Google Casts Nearline to Lure Cloud Customers

Google on Wednesday launched a public beta version of Nearline Storage, the latest addition to the Google Cloud Platform.

Nearline seeks to reel in enterprises to the wider Google Cloud Platform with the promise of low-cost, low-latency storage for limitless amounts of data.

Nearline has all of the benefits of offline, or “cold,” storage, but the data it houses is available in a matter of seconds instead of hours, according to Avtandil Garakanidze, a product manager for the Google Cloud Platform.

Like other Google Cloud storage solutions, all Nearline data is encrypted at rest, he said.

“Your data is also protected through redundant storage at multiple physical locations,” Garakanidze told the E-Commerce Times. “OAuth and granular access controls form strong, configurable security parameters, and Google Cloud Storage Nearline upholds the same compliance standards as all of the Google Cloud Platform services.”

To help ease migration pains, Google has partnered with several backup and storage companies to help streamline customers’ moves to Nearline.

Veritas is delivering NetBackup, and Geminare is bringing its Disaster Recovery as a Service to Google Cloud. NetApp is offering its Steelstore software to help compress and encrypt data for delivery to Nearline. Iron Mountain will help with the ingestion of offline data, and even accept physical disks for upload to Nearline.

Garakanidze did not indicate when Nearline is expected to move out of beta.

The Market for Cold Storage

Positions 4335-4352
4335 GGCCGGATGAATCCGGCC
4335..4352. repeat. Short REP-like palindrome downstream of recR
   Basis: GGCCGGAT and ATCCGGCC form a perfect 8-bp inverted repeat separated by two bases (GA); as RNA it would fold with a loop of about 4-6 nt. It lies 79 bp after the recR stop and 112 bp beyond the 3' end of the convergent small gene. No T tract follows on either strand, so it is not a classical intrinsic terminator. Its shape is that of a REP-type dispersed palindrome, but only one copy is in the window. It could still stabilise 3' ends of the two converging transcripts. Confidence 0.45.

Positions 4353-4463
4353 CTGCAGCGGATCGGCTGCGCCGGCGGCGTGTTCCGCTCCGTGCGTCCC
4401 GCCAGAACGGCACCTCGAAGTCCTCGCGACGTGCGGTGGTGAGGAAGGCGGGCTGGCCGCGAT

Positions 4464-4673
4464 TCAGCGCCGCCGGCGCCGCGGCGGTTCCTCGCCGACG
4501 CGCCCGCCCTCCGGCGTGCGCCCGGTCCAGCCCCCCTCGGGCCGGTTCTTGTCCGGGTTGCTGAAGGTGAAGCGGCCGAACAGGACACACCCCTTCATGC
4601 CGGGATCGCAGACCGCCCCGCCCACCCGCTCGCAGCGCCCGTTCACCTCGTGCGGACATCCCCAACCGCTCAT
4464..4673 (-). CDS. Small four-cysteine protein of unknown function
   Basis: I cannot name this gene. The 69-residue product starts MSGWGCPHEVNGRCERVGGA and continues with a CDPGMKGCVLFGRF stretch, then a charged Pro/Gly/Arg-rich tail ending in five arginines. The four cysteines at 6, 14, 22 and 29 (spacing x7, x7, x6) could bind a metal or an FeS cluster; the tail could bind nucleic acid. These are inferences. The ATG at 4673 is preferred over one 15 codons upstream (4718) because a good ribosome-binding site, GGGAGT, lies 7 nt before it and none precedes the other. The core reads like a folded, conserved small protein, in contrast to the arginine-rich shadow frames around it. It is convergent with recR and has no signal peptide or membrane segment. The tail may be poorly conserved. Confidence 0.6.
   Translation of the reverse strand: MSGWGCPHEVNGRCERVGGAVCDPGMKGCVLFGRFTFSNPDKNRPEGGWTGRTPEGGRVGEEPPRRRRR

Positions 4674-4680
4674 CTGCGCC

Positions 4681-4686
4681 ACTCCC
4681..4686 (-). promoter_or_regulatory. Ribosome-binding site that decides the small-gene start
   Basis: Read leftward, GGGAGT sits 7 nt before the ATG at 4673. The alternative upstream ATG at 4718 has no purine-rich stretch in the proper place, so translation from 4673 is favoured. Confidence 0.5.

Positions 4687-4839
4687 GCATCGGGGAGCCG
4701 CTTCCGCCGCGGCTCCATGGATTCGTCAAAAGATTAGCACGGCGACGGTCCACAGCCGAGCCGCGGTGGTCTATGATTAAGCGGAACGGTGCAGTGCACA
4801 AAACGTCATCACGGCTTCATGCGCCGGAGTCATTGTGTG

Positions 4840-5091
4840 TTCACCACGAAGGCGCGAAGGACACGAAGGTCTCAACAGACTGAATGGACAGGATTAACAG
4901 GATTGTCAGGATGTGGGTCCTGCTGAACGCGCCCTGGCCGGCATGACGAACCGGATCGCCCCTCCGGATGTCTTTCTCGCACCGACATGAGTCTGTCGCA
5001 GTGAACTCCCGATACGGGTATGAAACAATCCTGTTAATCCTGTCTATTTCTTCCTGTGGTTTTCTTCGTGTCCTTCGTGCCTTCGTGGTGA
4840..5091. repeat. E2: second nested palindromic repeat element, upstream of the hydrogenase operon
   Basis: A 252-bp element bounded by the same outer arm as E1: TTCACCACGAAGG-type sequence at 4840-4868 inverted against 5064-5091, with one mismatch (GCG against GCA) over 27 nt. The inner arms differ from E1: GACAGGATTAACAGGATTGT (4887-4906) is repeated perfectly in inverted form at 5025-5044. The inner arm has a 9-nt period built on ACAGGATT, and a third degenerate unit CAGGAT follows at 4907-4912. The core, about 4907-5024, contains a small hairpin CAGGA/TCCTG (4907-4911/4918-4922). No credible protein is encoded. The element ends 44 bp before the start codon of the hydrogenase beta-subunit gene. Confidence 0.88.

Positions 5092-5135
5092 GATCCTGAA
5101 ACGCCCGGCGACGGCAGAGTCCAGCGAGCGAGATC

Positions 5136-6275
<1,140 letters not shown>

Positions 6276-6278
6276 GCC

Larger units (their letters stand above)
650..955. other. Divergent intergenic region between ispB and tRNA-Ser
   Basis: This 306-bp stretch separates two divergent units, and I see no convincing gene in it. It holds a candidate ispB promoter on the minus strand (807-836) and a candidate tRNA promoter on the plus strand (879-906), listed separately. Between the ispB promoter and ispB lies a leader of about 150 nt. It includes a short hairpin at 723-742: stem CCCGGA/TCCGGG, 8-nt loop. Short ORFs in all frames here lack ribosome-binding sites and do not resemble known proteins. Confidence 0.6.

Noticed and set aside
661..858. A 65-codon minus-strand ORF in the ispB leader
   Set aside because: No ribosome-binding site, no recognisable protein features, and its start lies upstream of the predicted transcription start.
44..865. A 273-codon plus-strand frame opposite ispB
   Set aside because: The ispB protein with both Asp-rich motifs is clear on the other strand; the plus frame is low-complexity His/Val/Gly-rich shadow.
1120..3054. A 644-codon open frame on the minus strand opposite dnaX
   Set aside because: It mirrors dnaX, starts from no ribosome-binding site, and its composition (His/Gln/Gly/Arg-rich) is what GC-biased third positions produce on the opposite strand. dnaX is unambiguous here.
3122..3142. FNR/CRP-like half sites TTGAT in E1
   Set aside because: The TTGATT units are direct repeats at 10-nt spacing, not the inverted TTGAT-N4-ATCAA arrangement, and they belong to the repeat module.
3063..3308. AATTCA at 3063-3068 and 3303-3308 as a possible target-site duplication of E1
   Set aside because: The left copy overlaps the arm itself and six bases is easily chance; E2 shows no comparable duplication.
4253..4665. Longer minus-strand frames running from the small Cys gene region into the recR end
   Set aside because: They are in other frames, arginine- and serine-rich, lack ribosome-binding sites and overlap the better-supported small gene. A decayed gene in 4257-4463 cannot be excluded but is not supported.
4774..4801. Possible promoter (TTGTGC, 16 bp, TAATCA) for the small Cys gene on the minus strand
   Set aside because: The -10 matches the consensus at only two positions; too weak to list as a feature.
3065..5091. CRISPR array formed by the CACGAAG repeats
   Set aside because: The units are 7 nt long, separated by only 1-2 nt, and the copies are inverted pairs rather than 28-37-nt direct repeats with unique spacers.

Some enterprises are hesitant to move data off campus because they’re concerned about security breaches. Others fear the costs of maintaining large amounts of data online.

Storing data online costs twice as much as storing data using Nearline, according to Google. Cold storage and Nearline cost about the same, but Nearline data can be accessed much faster — in a few seconds, as opposed to several hours — or more.

nearline graph

There’s a high demand for cold storage from large enterprises and data-intensive organizations, according to Jim Rapoza, senior research analyst at the Aberdeen Group.

“For a long time now, businesses have been using offline or near-offline storage as a way to keep data available without incurring the costs of keeping it on live systems, servers and storage infrastructures,” he told the E-Commerce Times.

The issue with traditional offline storage is that when the data is needed, there can be a lag of hours or even days before it’s restored. Cold storage is useful for locking away seldom-used data, but sometimes that information is needed immediately.

“Cloud-based systems like [Nearline] make it possible to have access to the data without too long a wait, while still having an inexpensive and near-infinite ability to store that data,” Rapoza said.

What’s the Catch?

With prices so low and promises so big, some enterprises may wondering what’s in the fine print. There may be no catch, Rapoza said. It simply might be a way for Google to win more hearts and minds.

“It’s possible that Google sees this as a good way to build up interest in their cloud offerings, especially in comparison to Amazon, who have a similar product called ‘Glacier,'” Rapoza observed. “By competing on price and speed of data access, they could be looking to pull customers in and use this as an entry into their other cloud offerings.”

Nearline will be fully integrated into the Google Cloud Platform, and there won’t be a need to work with new programming models, Google’s Garakanidze pointed out. The syntax will remain the same across all Google Cloud products.

With Amazon still claiming the lion’s share of the market for cloud service providers, Google and Microsoft have increased their focus on economics.

Amazon is not inclined to rest on its laurels — it has expanded its services just as quickly as its rivals — but Microsoft and Google continue to drive down cloud storage prices in an effort to loosen Amazon Web Services’ grip.

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